My time in commercial radio ran through most of the 1980’s. Much of it was spent presenting regular daily shows consisting of local information and music – the staple diet of local commercial broadcasting. A lot my time as Head of Presentation.
In 1986 I came up with an excuse to produce something quite different.
It was the year that marked the 50th anniversary of regular British television broadcasting – indeed the first such transmissions in the world.
Along with a young budding hungry programme maker, we produced a one hour special devoted to the aspects and creation of what became ‘the television service’. A whole hour of fascinating radio completely devoid of any aspect of daily programming that was the recipe of the schedule.
We Bring You Live Pictures, is incisive, in part controversial and questioning. It featured many exclusive interviews with television pioneers, producers, news journalists, executives and personalities. Many of these now dead yet in their day were giants of British television. Also archive footage all of which required ‘clearance’ for broadcast on the independent radio network. Indeed this programme was one of a very tiny number produced at DevonAir that ever received network transmission.
In the third (in my view the best) part we looked at the development and role of television news from the ‘safe’ BBC Newsreel to the more thrusting News at Ten. We discuss the role of television news and current affairs with Robin Day, we question the issue of ‘balance’ with Alastair Burnet and looked at what news producers seek from a news ‘story’ with Richard Clutterbuck who was a pioneer in the study of political violence.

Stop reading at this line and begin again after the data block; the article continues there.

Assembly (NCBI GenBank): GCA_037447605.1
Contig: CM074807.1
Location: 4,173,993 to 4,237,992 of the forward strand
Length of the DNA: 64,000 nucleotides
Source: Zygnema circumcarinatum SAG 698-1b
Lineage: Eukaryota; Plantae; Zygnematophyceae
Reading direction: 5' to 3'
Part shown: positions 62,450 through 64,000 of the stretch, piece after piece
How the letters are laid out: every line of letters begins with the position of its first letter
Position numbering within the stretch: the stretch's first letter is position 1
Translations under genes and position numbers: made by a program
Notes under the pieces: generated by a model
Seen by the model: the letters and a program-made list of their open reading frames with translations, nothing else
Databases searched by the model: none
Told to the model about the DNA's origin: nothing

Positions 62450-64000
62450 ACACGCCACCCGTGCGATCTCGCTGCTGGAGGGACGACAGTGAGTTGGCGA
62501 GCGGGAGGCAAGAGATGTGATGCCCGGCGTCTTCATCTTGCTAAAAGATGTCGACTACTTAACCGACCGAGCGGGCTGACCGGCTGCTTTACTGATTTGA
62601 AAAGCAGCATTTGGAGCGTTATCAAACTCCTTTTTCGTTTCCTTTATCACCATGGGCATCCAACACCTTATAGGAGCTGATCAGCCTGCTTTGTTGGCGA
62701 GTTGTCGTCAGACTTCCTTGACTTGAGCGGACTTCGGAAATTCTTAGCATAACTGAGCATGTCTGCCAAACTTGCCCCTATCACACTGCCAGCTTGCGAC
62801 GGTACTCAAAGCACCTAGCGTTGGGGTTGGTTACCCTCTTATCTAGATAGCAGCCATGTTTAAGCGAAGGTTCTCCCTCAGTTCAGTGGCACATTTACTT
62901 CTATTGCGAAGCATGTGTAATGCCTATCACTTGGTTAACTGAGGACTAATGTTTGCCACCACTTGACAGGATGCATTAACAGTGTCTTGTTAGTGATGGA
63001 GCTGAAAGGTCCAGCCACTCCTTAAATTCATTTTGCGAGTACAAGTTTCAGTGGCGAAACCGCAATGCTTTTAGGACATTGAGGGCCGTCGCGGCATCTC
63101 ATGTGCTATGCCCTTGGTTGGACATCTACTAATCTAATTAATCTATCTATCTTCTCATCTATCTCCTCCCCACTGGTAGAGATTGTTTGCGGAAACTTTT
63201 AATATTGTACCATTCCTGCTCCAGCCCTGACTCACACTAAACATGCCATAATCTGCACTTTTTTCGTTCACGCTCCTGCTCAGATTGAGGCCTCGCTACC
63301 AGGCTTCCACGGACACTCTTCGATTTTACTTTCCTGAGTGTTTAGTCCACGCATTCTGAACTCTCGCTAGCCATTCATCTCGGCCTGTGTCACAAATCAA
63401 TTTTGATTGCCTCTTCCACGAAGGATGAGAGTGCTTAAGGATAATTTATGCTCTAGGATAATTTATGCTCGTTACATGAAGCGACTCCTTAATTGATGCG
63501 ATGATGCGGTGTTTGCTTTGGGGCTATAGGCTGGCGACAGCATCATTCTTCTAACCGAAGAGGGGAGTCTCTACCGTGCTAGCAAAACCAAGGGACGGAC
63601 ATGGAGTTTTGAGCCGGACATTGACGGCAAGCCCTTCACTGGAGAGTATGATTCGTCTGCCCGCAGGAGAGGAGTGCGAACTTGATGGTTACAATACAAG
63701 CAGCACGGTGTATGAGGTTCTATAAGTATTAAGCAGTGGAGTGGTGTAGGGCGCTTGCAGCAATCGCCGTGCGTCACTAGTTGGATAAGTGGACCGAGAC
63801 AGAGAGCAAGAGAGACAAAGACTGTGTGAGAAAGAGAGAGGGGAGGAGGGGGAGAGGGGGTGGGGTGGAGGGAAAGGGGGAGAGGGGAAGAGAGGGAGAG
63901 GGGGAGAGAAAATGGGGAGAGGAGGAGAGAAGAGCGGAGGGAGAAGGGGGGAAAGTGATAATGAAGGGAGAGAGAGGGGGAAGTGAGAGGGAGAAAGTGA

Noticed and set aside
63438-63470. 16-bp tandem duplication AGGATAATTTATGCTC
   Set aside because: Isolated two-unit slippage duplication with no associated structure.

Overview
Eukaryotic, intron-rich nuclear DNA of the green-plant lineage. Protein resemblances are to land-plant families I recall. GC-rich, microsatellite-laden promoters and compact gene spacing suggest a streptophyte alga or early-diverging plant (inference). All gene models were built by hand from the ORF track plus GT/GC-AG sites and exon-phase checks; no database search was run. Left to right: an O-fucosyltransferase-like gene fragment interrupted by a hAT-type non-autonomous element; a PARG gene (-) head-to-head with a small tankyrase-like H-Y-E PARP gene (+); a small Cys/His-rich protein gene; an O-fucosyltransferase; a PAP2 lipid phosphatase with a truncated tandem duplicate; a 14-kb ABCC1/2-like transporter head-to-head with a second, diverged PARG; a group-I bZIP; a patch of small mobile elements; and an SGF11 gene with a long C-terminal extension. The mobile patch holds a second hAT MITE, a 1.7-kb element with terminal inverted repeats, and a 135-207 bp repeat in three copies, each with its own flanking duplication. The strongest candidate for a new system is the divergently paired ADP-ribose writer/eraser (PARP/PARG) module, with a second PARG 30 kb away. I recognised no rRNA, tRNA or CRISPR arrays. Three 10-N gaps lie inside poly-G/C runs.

This section asked if television news was (in 1986) a news maker or a news breaker – a question still as relevant today as it was 30 years ago (some might find this section disturbing):
We Bring You Live Pictures was transmitted on many large and smaller stations across the then commercial radio network in the UK from London, Birmingham, Manchester to Scotland, Wales and Northern Ireland. It was reviewed in the national press and acclaimed as ‘an extremely well-crafted programme’ – which was good enough for us. When asked if the person running programmes at DevonAir had heard it, we were given a firm “no”.
I resigned from DevonAir six months after this was transmitted and became an overseas broadcast consultant spending the next six years travelling and working in Europe and Africa. My young budding colleague and a force behind this programme later joined the BBC where he remains in network radio. DevonAir Radio suffered a few management reshuffles, proudly played even more music and lost it’s franchise in 1994 to be replaced by another company who, true to form, played the music until they were bought out by another national radio jukebox sound-alike. As for the poor listener – today that person can be found listening to the new generation of small local information radio stations who are unafraid of speech or BBC Radio Devon who, at the time of writing, still attempt to talk to the audience without the necessity of employing a jukebox.